TOKYO -- Residents should watch out for landslides, flooding in low-lying areas and overflowing rivers as heavy rain brought by Typhoon Chanthu threatens western through northern Japan on Sept. 16 to 18, the Japan Meteorological Agency (JMA) has announced.
The JMA is also warning of strong winds and high waves in western Japan on Sept. 17-18, and extremely strong winds for eastern Japan on Sept. 18. Typhoon Chanthu, the 14th tropical storm of the year, was about 380 kilometers west-southwest of the Goto Islands in the East China Sea off the Japanese island of Kyushu as of 3:00 p.m. on Sept. 16, moving north-northeast at about 15 kilometers per hour.
The air pressure at its center was 990 hectopascals, with a maximum sustained windspeed of 25 meters per second (90 km/h) and gusts topping out at 35 m/s (126 km/h). The stormfront stretches from the East China Sea through southwest Japan's Kyushu to the seas east of the country.
The storm is projected to make landfall in western Japan on the afternoon of Sept. 17. The JMA predicts it will move on to eastern Japan the following day, taking on characteristics of a warm low-pressure system over the course of the day.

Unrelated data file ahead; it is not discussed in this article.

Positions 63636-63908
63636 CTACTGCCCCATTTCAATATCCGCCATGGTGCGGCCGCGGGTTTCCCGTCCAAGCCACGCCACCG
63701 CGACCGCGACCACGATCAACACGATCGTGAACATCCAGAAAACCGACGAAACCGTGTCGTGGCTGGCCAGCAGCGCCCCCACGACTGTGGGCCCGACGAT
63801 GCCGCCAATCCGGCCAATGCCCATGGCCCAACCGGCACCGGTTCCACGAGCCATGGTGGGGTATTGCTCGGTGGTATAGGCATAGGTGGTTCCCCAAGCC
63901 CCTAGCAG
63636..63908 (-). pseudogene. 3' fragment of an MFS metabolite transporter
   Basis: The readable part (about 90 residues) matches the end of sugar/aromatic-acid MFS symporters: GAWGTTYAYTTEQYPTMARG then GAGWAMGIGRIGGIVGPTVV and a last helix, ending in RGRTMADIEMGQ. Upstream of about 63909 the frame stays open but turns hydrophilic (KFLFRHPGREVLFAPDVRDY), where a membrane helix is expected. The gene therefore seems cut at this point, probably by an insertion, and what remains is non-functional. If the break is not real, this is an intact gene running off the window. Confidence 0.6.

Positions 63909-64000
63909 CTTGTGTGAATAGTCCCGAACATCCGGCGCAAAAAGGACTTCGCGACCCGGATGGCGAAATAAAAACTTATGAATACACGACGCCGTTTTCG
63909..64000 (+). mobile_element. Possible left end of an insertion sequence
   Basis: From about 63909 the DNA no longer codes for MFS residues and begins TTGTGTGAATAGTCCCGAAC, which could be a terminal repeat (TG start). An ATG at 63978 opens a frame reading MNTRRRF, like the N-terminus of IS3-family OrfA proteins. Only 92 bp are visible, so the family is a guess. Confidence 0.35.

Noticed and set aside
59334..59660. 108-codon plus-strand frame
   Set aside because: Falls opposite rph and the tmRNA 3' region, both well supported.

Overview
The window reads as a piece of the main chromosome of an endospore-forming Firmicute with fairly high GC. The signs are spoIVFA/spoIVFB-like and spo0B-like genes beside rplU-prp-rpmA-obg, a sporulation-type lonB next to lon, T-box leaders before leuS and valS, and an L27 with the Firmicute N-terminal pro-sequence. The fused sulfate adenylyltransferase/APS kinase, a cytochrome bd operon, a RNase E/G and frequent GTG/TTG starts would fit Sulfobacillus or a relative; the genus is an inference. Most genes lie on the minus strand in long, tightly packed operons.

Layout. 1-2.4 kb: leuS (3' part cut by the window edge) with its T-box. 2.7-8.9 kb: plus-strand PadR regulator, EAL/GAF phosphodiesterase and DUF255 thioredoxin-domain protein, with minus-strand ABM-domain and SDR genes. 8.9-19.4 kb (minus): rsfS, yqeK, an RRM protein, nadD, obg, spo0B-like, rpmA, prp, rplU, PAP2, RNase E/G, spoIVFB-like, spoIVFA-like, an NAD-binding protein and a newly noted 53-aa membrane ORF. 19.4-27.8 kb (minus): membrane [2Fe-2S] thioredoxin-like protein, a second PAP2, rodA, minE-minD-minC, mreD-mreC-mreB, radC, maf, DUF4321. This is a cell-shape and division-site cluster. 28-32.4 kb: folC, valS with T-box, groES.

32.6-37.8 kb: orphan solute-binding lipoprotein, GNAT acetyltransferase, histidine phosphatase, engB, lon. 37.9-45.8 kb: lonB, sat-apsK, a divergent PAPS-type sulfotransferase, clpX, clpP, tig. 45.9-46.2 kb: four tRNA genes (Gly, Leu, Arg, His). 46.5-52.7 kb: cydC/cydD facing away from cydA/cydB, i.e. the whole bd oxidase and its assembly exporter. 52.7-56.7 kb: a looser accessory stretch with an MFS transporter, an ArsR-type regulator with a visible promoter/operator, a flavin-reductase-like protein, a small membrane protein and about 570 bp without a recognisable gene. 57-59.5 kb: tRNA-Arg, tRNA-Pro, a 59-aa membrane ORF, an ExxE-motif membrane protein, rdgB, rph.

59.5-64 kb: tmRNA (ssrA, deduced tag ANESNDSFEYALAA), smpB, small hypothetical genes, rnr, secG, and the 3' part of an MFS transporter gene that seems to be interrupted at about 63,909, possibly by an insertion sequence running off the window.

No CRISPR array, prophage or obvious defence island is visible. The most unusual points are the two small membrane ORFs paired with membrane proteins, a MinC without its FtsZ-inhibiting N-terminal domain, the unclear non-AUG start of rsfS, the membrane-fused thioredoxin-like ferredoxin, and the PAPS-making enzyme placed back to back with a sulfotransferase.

In the 24-hour period to 6 p.m. on Sept. 17, the northern Kyushu region is expected to see 250 millimeters of rain, while 200 mm is forecast for the Shikoku region, 150 mm for southern Kyushu, 120 mm for the Kinki region, and 100 mm for the Tokai area in central Japan.
In the 24 hours up to 6 p.m. on the following day, the JMA is predicting 200-300 millimeters of rain for the Kanto-Koshin, Tokai, Kinki and Shikoku regions, 100-200 mm for the Tohoku, Hokuriku and Chugoku areas, and 100-150 mm for northern Kyushu.
In addition to landslide and flood risks, the JMA is calling on people to be on their guard against lighting strikes and severe winds including possible tornadoes.